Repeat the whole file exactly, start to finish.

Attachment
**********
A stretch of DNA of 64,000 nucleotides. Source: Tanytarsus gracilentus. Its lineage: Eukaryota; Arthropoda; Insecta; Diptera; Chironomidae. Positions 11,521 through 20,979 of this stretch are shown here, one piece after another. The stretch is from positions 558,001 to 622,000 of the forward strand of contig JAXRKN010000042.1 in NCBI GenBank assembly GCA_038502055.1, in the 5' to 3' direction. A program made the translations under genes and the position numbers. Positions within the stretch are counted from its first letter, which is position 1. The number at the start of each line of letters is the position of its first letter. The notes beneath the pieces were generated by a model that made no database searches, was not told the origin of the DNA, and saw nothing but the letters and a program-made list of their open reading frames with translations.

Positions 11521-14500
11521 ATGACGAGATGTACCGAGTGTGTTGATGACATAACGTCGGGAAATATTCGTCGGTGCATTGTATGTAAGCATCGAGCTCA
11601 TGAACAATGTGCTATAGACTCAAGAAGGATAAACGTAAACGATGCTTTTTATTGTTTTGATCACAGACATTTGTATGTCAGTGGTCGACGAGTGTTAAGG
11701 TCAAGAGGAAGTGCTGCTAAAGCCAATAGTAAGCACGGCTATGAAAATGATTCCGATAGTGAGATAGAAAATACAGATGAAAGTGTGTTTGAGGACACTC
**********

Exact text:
A stretch of DNA of 64,000 nucleotides. Source: Tanytarsus gracilentus. Its lineage: Eukaryota; Arthropoda; Insecta; Diptera; Chironomidae. Positions 11,521 through 20,979 of this stretch are shown here, one piece after another. The stretch is from positions 558,001 to 622,000 of the forward strand of contig JAXRKN010000042.1 in NCBI GenBank assembly GCA_038502055.1, in the 5' to 3' direction. A program made the translations under genes and the position numbers. Positions within the stretch are counted from its first letter, which is position 1. The number at the start of each line of letters is the position of its first letter. The notes beneath the pieces were generated by a model that made no database searches, was not told the origin of the DNA, and saw nothing but the letters and a program-made list of their open reading frames with translations.

Positions 11521-14500
11521 ATGACGAGATGTACCGAGTGTGTTGATGACATAACGTCGGGAAATATTCGTCGGTGCATTGTATGTAAGCATCGAGCTCA
11601 TGAACAATGTGCTATAGACTCAAGAAGGATAAACGTAAACGATGCTTTTTATTGTTTTGATCACAGACATTTGTATGTCAGTGGTCGACGAGTGTTAAGG
11701 TCAAGAGGAAGTGCTGCTAAAGCCAATAGTAAGCACGGCTATGAAAATGATTCCGATAGTGAGATAGAAAATACAGATGAAAGTGTGTTTGAGGACACTC